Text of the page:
So, you’re not so thrilled about the whole “red meat” deal but still want to give Paleo a try? Great! Paleo doesn’t have to be about wrapping your steak in bacon; it’s perfectly possible to do Paleo as a pescetarian: someone who eats fish, eggs, and optionally dairy, but not red meat, pork, or poultry. Whether you’re pescetarian for environmental, religious, or personal reasons, it’s absolutely possible to construct a very healthy Paleo diet without any red meat.
In fact, a pescetarian Paleo diet has a lot of advantages. First of all, it’s a lot better than a strict vegetarian (eggs and dairy, but no meat at all) diet. It’s possible to go Paleo as a strict vegetarian, but that many eggs all the time get boring! A pescetarian diet makes it easier to get all the nutrients you need without feeling like you’re eating omelets for breakfast, lunch, and dinner.
If you’re doing Paleo as a pescetarian, you’re also avoiding a lot of the pitfalls that plague Paleo beginners:
- No risk of iodine deficiency. Since seafood is so rich in iodine, you won’t lack for it even if you switch out your salt to non-iodized sea salt.
- Excellent Omega-3 levels. If fish is your primary protein source, your Omega-3 intake will be almost automatically dialed in.
- Lots of Vitamin D. Vitamin D is important for everything from weight loss to fertility, and most of us don’t get nearly enough of it, since we’re stuck inside all day and rarely get out in the sun. Some of the only food sources are fatty cold-water fish like salmon and sardines: if you’re eating a pescetarian Paleo diet, your dietary Vitamin D consumption is probably a lot higher than average. That doesn’t mean you shouldn’t go outside, but it definitely helps.
The (potentially) Bad
As amazing as seafood is, though the pescetarian Paleo life still deserves a few caveats. None of these are reasons not to try it; they’re just pitfalls to watch out for, so you can prevent them before they happen.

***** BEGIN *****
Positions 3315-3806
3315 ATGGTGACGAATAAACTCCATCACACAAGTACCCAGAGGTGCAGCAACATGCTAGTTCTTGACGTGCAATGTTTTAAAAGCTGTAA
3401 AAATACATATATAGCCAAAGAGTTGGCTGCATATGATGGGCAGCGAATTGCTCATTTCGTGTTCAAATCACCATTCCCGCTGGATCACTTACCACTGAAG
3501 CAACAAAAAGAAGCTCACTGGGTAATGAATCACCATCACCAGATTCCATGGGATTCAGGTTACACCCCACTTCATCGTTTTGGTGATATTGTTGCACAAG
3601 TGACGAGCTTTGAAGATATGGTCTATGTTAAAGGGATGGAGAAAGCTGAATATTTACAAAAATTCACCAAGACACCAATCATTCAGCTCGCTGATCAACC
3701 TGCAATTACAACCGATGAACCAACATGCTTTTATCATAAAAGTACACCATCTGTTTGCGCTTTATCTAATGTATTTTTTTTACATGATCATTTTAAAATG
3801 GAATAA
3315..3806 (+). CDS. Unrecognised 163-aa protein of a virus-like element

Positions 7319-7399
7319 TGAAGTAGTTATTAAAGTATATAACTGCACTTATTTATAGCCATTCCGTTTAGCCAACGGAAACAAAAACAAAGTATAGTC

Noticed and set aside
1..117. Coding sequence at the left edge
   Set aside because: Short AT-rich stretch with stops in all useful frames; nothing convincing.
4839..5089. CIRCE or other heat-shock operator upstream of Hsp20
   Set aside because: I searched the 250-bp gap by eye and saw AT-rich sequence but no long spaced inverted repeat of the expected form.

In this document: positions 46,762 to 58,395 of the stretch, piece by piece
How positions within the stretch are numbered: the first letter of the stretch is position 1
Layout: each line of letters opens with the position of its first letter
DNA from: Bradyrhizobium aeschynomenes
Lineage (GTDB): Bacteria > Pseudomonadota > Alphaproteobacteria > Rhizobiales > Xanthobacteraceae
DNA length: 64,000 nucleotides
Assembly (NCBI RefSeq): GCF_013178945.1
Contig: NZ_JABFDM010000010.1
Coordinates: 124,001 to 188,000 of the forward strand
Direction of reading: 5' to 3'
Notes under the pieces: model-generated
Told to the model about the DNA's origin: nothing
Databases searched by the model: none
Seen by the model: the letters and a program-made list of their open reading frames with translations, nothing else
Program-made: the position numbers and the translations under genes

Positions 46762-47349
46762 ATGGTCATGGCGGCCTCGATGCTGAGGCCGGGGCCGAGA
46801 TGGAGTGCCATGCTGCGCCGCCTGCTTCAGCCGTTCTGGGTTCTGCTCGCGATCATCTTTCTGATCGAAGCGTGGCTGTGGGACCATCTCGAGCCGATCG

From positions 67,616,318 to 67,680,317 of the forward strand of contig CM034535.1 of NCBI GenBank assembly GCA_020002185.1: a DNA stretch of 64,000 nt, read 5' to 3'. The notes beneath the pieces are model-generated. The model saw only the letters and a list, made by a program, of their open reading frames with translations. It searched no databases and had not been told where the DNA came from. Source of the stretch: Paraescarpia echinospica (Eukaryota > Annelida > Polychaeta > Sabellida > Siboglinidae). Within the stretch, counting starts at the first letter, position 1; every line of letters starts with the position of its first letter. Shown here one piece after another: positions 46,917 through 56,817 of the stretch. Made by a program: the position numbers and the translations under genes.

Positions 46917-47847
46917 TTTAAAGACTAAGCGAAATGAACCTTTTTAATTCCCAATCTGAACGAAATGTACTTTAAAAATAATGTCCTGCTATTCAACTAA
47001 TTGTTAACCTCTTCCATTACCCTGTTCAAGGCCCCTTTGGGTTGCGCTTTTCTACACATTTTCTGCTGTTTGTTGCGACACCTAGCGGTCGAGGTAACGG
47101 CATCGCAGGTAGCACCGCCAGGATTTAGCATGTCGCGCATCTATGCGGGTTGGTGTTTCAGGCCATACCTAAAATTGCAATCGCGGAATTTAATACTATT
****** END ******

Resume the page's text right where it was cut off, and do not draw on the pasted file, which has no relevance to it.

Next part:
A pescetarian Paleo diet doesn’t have to be boring any more than any other variation of Paleo. But the more restrictions you take on, the easier it is to start feeling bored and irritated by all the things you “aren’t allowed” to eat. To avoid feeling bored, make an effort from the beginning to try new recipes. Don’t just eat salmon fillets every single day. There’s a huge variety of seafood out there; experiment with crab, lobster, shrimp, tilapia, sardines, mackerel, tuna, octopus (calamari, anyone?), and oysters. Or try different ways of preparing your fish – raw in sashimi vs. pan-fried vs. grilled.
If you can tolerate dairy, it also helps a lot to add in yogurt or cheese as a supplemental source of fat and protein. If you eat eggs for breakfast, a big salad with nuts and cheese for lunch, and fish for dinner, you won’t have to repeat the same protein source twice in one day.
Nutrients in red meat
Far from the nutritional devil it’s made out to be, red meat is actually extremely nutritious. You can get almost all of its advantages from seafood, but there are just a few things you might be missing:
- Conjugated linoleic acid: this is a special type of saturated fat found in grass-fed (only grass-fed: there’s almost none in grain-fed) meat. CLA is particularly interesting from a Paleo perspective because it has interesting potential benefits for weight loss. As a pescetarian, you could get CLA from pastured butter or pastured egg yolks (although again: these must be from animals that lived happy lives outside).